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School unites with community to tell Noah’s Ark story through opera

March 1st, 2016

Schoolboys are transforming into a multitude of beautiful animals to tackle an ambitious community opera with help from local musicians.

Pupils at The Grange will be performing as lions, tigers and bears among 47 other creatures as they retell the story of Noah’s Ark through Benjamin Britten’s multifaceted show, Noye’s Fludde.

Taking place at The Blake Theatre on March 17 and 18, the immersive extravaganza – which has been described as ‘Britten meets Blue Peter’ – is the perfect way to introduce youngsters to classical music.

Alongside every boy at The Grange, 50 extra musicians including senior pupils from Monmouth School, recorder players from the town, and a professional string quartet are also part of the cast.

Professional opera singers will play the parts of Mr and Mrs Noah.

noyes1Joe Walton, music coordinator at The Grange, said: “This is very different to a musical. It’s an opera written for a local community to perform. It’s written to be a piece that everyone can take part in, particularly children. There are around 130 boys at The Grange and 100 will be animals forming the chorus.

“The rest of the boys are playing strings, brass and percussion instruments – including one created from sandpaper. One student, Theo, will be creating the sound of rain with suspended mugs. The mugs work in a similar manner to a xylophone. Thankfully Theo is a pianist as well, because it’s quite hard to do.

“A true community element to the performance is the handbells which are being played by Grange staff. The beautiful instruments have been generously loaned to the school by Raglan based handbell group, Millenium Chimes.”

Luckily for the pupils, who range in age from seven to 11, trainee art teachers from UWE in Bristol volunteered their time to help create the impressive range of animal masks.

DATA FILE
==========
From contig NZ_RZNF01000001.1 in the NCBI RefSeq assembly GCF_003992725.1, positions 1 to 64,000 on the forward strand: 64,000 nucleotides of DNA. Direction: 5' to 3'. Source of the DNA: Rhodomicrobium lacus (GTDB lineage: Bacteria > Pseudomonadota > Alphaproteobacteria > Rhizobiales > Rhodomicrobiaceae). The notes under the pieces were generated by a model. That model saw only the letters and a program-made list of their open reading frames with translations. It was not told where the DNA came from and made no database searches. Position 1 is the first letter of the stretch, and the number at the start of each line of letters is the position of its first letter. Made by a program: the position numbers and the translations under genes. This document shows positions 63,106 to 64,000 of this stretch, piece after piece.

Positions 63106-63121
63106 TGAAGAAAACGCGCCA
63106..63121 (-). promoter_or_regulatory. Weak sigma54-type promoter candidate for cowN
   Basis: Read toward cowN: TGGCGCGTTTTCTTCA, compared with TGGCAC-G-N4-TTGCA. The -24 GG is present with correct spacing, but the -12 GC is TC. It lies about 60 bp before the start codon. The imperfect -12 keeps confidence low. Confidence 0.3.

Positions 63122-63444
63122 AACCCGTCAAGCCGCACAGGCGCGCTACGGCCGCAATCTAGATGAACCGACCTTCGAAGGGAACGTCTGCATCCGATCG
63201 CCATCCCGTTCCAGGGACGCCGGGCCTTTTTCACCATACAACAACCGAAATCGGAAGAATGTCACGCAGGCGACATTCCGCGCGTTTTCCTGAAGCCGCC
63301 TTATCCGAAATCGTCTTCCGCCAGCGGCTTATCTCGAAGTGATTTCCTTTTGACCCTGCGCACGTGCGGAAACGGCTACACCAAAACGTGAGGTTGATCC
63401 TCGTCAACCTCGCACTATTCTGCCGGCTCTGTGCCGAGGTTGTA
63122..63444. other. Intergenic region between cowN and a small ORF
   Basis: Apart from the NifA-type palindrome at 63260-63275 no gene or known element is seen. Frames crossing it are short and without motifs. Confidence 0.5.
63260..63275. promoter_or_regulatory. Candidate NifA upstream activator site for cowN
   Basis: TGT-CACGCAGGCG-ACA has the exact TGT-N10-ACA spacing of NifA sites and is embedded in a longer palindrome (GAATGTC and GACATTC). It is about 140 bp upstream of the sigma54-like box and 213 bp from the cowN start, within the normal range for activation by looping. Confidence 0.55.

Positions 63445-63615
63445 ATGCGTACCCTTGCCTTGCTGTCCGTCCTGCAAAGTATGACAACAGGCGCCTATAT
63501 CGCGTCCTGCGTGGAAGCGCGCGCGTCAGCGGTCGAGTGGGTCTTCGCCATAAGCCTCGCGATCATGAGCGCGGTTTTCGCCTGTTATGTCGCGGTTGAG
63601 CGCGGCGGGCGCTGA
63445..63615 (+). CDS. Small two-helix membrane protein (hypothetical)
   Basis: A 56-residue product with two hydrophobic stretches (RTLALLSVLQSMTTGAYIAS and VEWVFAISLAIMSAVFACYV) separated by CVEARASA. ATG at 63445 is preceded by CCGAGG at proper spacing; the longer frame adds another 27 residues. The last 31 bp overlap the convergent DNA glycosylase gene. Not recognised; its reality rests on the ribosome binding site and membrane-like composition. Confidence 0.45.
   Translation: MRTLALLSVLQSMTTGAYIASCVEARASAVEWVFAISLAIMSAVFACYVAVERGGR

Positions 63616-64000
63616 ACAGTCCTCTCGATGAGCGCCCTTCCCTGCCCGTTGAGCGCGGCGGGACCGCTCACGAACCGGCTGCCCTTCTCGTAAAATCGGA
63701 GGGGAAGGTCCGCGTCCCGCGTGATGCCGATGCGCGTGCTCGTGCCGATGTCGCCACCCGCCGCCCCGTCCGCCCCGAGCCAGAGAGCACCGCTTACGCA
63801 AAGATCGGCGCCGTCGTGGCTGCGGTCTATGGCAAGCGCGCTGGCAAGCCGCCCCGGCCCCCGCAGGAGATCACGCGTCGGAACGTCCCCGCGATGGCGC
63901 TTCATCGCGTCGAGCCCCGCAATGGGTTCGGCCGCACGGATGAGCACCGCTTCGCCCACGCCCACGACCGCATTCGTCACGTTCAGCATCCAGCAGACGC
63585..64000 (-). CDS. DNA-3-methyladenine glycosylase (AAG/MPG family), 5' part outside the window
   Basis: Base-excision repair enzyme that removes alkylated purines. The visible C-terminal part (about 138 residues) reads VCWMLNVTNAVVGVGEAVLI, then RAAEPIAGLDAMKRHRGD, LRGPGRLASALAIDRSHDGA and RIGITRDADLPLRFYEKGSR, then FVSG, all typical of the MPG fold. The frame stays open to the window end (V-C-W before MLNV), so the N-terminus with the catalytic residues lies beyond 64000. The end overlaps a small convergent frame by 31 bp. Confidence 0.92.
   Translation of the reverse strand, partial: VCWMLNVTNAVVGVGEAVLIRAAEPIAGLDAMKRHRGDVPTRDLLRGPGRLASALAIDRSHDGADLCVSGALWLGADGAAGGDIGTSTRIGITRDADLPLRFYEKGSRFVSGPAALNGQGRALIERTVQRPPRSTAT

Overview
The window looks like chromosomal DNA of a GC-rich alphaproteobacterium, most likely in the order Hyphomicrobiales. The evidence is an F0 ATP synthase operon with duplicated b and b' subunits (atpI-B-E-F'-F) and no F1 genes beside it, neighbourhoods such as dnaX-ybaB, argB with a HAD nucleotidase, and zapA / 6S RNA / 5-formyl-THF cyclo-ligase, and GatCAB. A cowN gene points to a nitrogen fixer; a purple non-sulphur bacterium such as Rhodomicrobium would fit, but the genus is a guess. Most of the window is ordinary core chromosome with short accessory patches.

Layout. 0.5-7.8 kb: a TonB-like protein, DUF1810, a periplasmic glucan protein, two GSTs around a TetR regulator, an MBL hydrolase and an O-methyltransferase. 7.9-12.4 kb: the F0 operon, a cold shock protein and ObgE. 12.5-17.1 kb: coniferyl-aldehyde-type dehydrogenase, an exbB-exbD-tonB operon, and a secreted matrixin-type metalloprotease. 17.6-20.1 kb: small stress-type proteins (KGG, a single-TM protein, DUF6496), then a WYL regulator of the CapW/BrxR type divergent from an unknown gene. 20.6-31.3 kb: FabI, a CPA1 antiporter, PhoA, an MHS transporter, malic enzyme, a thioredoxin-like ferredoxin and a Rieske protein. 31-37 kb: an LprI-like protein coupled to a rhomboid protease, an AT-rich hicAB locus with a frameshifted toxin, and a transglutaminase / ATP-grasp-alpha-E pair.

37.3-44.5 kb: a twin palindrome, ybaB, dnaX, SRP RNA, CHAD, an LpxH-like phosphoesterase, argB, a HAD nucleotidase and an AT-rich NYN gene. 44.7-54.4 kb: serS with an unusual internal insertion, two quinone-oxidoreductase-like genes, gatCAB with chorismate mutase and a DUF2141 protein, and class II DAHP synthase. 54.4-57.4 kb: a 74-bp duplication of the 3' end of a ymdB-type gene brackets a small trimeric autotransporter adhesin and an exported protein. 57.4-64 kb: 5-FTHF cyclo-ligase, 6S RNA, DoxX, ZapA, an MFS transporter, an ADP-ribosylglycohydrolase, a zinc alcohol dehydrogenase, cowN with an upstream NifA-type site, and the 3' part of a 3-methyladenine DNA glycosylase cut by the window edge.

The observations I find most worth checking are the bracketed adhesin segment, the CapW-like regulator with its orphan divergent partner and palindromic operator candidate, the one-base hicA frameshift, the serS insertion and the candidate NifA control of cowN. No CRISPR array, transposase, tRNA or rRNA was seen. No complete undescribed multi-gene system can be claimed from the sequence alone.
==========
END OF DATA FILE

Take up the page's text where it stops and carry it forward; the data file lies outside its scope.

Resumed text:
“Our art teacher Simon Huson is also a lecturer at the university and he set his students the task of creating the templates of each animal mask,” Joe added.

“They came in for two full days and worked with the boys to make these brilliant masks, which the boys have been decorating since September. It has been a really lovely element in creating the show. We have every bird you can think of, including two striking curlews. My favourite masks are the hares – they’re brilliant.”

Planning the show as a school community began in July last year.

He continued: “It’s really exciting to see it all coming together – and a little bit daunting! The boys have learnt so much from being involved with this. They have learnt that it takes a lot of hard work to create something meaningful on such a scale.

“They’ve seen the fabric of it being woven together in school time to create this huge collage. They’re learning about classical music and opera, the story of Noah’s Ark, while learning to understand the medieval text and the rich and elaborate 19th century words for the hymns.”

The show’s director and Grange drama teacher, David Murray, has set up The Blake’s stage to make the audience feel as though they are truly part of the performance.

“It is very immersive,” Joe said.

noyes4“The animals will be marching through the audience to board the Ark, and God (played by Mr Murray) will be wandering between the seats. Music will be coming from all over the theatre. This definitely won’t be a typical opera experience.”

Tickets cost £10 for adults and £5 for children and the performance lasts for one hour, starting at 7pm. Click here to book or call The Blake Theatre on 01600 719 401.

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